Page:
Education Reform, Race, and Politics in Bahia, Brazil

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education reform, racism, exclusion, school management, popular participation

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This article discusses the main findings and conclusions from my field research evaluating education reform in the state of Bahia, Brazil. Data collection was done during two exploratory research trips to Salvador, the state capital, in 2001 and in 2005. The Bahian Education Reform, initiated by the state government in 1999 and funded to a great extent by the World Bank, has achieved some very significant goals, most importantly the expansion of high school education and the broadening of access to primary education in areas where access was far from universal. My research nevertheless points to some sever shortcomings, namely with regard to the situation of Afro-Brazilians. Structural racism provides one of the strongest explanations for this shortcoming. Structural racism in Bahia lowers teachers' and principals' expectations about the potential for academic achievement of poor Afro-Brazilians; structural racism widens the gap between students and principals, contributing to a mutual alienation of this two groups and jeopardizing the creation of strategic alliances and synergies inside schools; and it alienates schools from neighborhoods, impeding meaningful community and parental involvement in school management. Finally, the low recognition that public teachers receive from society as a whole, reflected by low salaries, and a general lack of institutional incentive structures that reward outstanding performance and sanction under-average performance have transformed Bahian public education into a desperado system, where the motivations of teachers and students are systematically grinded and their hopes frustrated.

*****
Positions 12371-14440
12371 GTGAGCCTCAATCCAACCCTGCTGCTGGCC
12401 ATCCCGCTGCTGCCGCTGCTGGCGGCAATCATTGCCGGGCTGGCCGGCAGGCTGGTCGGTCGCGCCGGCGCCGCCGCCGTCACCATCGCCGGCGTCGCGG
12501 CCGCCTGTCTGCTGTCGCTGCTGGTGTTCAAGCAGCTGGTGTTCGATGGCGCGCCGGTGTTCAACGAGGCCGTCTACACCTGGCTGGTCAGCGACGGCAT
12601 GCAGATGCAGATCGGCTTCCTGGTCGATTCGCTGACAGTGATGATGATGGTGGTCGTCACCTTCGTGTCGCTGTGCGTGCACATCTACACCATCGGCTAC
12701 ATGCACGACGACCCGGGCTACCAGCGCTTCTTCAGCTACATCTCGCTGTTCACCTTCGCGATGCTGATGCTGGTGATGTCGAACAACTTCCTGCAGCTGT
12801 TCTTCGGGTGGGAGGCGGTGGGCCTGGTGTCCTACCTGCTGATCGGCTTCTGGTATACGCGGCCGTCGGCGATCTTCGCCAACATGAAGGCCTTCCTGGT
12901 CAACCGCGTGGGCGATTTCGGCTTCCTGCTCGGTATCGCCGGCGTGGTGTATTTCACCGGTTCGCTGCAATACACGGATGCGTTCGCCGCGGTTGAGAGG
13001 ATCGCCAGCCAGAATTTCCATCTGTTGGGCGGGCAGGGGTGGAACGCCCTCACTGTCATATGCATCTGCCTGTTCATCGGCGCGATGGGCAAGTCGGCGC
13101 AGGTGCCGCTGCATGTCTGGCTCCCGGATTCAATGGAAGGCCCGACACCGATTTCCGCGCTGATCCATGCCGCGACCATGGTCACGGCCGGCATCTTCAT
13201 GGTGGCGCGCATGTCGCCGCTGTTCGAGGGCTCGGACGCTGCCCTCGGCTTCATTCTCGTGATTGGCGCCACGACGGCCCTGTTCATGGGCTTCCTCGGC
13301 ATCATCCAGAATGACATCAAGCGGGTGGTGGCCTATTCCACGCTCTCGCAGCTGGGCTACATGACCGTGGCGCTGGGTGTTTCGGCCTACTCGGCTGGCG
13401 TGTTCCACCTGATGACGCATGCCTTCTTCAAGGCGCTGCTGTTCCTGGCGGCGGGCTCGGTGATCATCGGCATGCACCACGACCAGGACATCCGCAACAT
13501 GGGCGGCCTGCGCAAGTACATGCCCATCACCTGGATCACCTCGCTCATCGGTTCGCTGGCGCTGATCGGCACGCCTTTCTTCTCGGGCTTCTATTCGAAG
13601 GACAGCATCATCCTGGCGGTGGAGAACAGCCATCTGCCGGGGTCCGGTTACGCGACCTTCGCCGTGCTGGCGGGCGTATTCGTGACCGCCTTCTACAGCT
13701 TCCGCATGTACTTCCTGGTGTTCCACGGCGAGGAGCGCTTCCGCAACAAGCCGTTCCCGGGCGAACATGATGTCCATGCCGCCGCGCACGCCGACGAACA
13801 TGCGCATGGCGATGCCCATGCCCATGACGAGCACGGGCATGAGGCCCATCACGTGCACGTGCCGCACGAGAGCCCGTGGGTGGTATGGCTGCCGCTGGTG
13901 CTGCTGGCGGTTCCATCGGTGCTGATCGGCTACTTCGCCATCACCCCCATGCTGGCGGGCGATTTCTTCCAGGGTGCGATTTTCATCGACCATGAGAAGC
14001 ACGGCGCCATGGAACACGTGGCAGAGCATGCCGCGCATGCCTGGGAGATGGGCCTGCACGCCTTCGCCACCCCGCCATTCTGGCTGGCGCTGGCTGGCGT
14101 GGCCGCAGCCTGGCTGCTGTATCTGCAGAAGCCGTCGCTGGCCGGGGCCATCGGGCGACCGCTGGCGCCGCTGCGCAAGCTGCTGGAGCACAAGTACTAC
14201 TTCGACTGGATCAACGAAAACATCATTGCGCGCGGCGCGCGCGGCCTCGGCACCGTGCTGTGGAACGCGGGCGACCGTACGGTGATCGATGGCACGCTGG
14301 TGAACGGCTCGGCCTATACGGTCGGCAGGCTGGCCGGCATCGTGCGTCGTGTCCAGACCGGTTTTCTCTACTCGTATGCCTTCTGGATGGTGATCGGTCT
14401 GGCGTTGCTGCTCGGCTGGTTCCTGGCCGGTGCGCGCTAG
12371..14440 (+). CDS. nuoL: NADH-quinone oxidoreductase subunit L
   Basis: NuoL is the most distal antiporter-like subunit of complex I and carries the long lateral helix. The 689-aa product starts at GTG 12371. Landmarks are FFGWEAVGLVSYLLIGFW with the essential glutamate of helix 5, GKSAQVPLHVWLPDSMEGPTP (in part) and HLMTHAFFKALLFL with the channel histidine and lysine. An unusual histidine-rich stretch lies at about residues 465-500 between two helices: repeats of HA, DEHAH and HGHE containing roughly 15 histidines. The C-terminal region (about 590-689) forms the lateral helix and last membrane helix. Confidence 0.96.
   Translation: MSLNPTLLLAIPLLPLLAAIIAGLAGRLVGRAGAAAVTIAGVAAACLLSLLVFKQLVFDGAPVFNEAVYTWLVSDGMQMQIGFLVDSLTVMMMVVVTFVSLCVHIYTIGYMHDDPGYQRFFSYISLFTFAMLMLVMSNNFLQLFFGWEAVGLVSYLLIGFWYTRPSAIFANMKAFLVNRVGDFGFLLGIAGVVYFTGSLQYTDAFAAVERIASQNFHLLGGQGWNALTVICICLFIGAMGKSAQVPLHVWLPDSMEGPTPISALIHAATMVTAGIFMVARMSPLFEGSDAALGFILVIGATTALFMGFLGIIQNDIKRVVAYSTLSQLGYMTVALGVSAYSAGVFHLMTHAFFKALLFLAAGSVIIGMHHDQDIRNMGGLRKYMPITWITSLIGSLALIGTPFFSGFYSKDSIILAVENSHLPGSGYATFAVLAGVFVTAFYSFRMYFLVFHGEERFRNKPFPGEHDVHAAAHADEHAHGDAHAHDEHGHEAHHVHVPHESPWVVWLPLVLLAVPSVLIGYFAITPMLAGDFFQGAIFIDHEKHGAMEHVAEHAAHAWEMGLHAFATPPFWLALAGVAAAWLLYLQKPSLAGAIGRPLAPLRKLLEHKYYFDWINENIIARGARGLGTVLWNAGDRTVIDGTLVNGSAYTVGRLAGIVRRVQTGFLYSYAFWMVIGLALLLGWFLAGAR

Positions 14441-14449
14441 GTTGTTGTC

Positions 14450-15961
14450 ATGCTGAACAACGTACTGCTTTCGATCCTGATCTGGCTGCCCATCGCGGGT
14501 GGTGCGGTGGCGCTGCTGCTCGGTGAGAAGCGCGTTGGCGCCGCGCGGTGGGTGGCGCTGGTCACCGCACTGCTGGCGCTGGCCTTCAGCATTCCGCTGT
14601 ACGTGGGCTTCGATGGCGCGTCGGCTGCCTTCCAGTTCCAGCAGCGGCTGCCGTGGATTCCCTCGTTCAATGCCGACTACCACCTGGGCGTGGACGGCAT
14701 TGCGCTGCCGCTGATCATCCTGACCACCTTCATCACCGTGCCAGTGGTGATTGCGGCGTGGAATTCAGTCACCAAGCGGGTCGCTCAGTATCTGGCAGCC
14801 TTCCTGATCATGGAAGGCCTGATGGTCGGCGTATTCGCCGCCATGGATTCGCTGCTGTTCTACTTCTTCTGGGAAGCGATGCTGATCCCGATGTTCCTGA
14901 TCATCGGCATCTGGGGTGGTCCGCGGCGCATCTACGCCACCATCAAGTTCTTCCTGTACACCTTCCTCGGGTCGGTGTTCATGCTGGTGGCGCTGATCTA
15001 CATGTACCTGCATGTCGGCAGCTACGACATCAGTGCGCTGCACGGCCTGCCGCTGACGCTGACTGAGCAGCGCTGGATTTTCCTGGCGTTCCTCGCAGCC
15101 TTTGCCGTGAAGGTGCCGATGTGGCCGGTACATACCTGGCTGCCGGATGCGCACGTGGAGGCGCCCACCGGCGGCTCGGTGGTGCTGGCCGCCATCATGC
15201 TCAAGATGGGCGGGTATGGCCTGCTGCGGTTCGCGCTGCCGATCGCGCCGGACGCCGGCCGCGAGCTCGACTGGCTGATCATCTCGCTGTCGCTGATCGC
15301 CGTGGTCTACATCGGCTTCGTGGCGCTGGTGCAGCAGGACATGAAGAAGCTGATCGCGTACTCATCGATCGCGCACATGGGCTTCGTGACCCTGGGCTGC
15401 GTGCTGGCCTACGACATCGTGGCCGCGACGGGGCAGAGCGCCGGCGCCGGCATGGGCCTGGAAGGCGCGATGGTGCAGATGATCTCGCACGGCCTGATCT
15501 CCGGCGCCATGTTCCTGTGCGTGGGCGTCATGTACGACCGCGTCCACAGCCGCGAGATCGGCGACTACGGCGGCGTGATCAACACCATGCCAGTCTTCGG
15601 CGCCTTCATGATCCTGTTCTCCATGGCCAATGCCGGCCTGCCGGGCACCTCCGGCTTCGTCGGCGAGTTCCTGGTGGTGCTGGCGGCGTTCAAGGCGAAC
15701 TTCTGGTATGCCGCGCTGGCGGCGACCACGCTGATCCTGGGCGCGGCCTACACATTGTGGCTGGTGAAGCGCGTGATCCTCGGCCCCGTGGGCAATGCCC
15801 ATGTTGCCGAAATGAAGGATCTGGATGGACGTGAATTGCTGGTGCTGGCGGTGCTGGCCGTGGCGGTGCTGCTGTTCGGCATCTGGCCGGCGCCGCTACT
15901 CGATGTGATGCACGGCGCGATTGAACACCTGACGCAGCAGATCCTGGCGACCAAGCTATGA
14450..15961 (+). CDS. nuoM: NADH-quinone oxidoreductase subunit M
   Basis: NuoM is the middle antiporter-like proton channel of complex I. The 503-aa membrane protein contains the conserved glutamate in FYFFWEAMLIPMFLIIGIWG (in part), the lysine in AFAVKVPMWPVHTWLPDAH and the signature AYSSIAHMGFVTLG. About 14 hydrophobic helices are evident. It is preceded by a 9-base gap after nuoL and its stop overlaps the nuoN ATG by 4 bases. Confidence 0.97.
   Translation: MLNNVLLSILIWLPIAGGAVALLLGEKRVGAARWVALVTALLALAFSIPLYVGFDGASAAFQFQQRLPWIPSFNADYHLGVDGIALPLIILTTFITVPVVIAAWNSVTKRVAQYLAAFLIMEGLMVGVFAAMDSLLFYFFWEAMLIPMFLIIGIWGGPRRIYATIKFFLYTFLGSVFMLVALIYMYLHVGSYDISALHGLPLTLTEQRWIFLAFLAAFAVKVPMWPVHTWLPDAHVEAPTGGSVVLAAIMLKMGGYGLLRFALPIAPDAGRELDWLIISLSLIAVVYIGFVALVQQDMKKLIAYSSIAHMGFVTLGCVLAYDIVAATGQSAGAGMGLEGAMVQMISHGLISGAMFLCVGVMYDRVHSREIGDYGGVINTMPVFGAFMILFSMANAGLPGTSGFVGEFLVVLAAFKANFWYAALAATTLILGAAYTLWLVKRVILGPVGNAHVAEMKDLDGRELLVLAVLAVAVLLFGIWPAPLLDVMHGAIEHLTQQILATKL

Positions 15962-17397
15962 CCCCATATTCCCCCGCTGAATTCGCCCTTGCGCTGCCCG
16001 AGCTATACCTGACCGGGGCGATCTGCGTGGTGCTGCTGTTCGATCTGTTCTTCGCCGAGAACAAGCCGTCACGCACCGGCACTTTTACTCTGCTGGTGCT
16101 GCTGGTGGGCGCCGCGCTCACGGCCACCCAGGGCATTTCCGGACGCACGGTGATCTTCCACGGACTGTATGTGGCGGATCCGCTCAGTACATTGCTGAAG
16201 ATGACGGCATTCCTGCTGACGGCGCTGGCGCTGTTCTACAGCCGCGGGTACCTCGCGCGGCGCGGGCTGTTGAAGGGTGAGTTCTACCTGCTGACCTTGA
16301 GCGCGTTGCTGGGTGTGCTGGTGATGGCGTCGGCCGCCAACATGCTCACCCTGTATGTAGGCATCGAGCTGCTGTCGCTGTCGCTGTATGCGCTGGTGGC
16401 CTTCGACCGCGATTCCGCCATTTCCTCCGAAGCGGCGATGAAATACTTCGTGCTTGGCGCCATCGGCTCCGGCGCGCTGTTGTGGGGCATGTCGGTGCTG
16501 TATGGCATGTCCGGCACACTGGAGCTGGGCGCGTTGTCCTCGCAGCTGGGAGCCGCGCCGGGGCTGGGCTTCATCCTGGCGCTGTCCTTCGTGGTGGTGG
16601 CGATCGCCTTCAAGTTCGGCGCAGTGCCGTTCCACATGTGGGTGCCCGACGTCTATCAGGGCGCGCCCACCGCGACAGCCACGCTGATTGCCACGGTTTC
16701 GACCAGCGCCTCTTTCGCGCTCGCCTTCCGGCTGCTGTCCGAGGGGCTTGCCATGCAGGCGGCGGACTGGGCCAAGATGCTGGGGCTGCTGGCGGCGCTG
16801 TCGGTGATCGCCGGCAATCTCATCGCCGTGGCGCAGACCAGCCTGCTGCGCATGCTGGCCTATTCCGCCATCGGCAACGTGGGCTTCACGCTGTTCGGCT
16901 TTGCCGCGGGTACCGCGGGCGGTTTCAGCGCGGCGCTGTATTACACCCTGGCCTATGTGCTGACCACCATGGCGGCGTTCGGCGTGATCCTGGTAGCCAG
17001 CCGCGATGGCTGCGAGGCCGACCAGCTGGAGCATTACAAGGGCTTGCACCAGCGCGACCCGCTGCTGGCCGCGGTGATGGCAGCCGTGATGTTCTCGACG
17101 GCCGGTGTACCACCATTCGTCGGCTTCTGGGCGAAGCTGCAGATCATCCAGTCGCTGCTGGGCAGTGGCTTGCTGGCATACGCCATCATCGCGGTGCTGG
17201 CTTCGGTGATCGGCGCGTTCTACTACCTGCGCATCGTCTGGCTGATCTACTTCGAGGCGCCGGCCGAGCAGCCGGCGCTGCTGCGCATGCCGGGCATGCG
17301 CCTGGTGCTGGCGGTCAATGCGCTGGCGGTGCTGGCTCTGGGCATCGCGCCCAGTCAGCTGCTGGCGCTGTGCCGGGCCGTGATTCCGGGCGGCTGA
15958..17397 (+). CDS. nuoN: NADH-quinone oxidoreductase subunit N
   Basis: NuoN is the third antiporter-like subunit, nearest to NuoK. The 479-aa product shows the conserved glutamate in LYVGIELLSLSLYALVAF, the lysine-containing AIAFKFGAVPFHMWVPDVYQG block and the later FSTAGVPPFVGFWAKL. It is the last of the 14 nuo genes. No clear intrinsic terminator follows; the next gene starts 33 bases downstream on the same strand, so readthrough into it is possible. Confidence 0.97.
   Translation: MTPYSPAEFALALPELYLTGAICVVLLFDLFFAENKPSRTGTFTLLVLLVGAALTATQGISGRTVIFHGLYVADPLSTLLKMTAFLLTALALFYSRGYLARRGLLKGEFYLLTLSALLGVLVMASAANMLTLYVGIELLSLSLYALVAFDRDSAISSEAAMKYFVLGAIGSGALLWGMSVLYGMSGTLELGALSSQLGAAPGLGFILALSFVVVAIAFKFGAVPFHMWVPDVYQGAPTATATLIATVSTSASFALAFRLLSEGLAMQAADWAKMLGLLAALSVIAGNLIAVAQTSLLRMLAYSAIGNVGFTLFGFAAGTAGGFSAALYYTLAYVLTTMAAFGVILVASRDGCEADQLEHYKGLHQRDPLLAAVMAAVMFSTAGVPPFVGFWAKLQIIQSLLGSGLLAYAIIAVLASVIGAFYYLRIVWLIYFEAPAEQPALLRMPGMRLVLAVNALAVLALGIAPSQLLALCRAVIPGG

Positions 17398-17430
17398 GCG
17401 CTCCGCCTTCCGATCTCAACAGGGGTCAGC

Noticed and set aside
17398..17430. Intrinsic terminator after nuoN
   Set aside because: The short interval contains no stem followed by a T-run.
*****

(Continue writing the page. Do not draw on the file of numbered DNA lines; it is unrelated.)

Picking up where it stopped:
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Revista Ensaio, v. 16, no. 58, p. 125-147